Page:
“Radiates, vegetables, monstrosities, star spawn – whatever they had been, they were men!” – H.P. Lovecraft, At The Mountains of Madness
Warning, possible spoilers ahead. I do my best not to ruin the stories I review too much, but some discussion of plot is necessary.
H.P. Lovecraft’s At The Mountains of Madness concerns the arrival of a fictional expedition to the Antarctic and their fate from the perspective of the second most traumatized member of the group. The tension is perfectly maintained from the second chapter onward, although the first chapter, I will admit, started rather slowly.
One difficulty of H.P. Lovecraft’s prose is the sheer density of it. Although if I were a modern-day editor, I would find only a few places to cut without damaging the texture, it is still cumbrous and difficult to read. I find myself getting lost in clauses, stumbling over some sentences that should not have been penned. Snark aside though, some of these uberlong sentences are charming, beautifully written and almost lyrical. The extent of description, even of the mundane, serves well to anchor us in the setting and plot even when things start to get weird. The long sentence length even adds another layer of depth to the prose when the author decides to pen a sentence with an incredibly short word count, or interjecting highly charged statements like the one that started off this post. I doubt that if every sentence were as succint as the one above that the story would have benefited from it.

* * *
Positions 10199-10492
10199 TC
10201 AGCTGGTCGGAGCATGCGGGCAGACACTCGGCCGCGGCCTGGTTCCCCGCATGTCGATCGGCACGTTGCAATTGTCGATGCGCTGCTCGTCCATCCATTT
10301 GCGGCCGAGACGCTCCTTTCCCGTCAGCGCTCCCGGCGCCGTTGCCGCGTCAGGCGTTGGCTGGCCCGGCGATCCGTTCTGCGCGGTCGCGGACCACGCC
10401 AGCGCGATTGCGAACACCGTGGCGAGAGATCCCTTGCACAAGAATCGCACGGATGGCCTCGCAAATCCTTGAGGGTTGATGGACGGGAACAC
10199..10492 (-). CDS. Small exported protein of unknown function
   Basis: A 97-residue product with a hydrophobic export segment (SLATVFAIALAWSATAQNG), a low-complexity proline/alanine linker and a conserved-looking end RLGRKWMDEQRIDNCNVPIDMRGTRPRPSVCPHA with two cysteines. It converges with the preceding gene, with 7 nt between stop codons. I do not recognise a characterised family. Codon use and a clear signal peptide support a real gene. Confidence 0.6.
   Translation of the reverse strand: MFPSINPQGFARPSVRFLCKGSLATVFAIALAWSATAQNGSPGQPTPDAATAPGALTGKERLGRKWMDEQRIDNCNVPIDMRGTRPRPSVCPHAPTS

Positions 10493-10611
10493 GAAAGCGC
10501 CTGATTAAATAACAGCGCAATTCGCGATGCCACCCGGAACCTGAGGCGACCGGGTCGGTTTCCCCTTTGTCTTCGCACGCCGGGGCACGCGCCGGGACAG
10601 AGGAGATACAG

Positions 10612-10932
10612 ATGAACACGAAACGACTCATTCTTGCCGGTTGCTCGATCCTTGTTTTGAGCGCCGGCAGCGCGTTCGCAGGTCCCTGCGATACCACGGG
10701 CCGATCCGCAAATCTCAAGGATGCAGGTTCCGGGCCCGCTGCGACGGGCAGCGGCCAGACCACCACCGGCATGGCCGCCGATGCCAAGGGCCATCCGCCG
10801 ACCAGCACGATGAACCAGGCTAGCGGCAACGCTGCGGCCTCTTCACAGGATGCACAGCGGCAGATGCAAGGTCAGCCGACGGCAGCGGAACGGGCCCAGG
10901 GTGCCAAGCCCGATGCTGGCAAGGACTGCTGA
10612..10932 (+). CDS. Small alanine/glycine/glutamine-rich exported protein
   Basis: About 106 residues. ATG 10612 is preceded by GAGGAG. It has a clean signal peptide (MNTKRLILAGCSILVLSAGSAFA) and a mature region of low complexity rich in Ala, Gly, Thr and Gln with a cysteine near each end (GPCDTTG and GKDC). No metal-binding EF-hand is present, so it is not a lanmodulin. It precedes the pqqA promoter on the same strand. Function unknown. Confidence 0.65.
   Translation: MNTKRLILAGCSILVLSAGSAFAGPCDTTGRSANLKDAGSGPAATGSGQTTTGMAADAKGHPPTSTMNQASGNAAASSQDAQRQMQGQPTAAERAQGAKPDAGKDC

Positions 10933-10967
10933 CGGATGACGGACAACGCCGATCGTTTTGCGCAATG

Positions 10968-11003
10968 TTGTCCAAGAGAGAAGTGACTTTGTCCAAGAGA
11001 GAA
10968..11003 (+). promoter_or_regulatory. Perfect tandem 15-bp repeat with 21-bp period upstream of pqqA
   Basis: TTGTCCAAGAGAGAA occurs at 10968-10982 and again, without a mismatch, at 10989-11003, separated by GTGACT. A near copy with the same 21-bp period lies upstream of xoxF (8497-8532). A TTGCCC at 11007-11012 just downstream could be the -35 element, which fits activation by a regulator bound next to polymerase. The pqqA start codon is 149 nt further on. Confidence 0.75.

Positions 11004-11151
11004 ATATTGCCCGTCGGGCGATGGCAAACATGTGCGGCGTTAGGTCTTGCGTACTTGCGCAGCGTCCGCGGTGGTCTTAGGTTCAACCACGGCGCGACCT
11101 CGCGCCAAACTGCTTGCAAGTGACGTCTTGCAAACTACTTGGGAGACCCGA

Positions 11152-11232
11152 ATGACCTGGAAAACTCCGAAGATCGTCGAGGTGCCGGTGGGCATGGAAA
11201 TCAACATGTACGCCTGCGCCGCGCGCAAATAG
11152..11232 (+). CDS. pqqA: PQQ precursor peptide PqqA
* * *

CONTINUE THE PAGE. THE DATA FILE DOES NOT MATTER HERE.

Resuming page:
I’ve heard from other sources that At The Mountains of Madness is one of Lovecraft’s best, and though my experience with this author is limited, I am inclined to agree that this work is masterful. From the visual descriptions he provides of even the most odd of creatures from the depths of his nightmares, to the blind albino penguins (so awesome), to the psychological effects of seeing That Which Should Not Be Seen, Lovecraft invokes a sense of terrible awe, wonder, and creeping madness into the text at every turn.
Lovecraft’s narrative is strengthened by his intimates familiarity with the science of his time. The concept of continental drift, so new in his time period, served very well to establish his protagonist as a man of science and to add an element of reality to a modern reader that seems uncanny when the narrator stumbles on murals depicting the world across millions of years. At other times, his science was later disproved, such as the concept of evolutionary levels or that evolution has an eventual end goal, but that shaky science was popular at his time, and still too often finds its way into modern-day narratives, much to my dismay.
Finally, this novella addresses a very very heavy theme, the nature of humanity, with a deft hand and nuanced answer that left me astounded. As the above quote showed, Lovecraft considers men not as creatures, not as shells of flesh or animals, but rather as the intellect and capacity for accomplishment and rational thought. In this, the Old Ones prove just as human as humanity is, a difficult point utterly sold to me despite the fact that the Old Ones are bizarre winged, tentacled monstrosities.
Despite the hefty prose (lighter than The Alchemist, at least!) I recommend this book to anyone who wants to read a good SF/F/Horror story, although it took me 5.5 hrs to read it today. A word of advice: Break this one up over a couple of days.
You can read it as part of the collection below if you like the smell of paper, or google it since it’s public domain:
The Complete Fiction of H.P. Lovecraft (Knickerbocker Classics)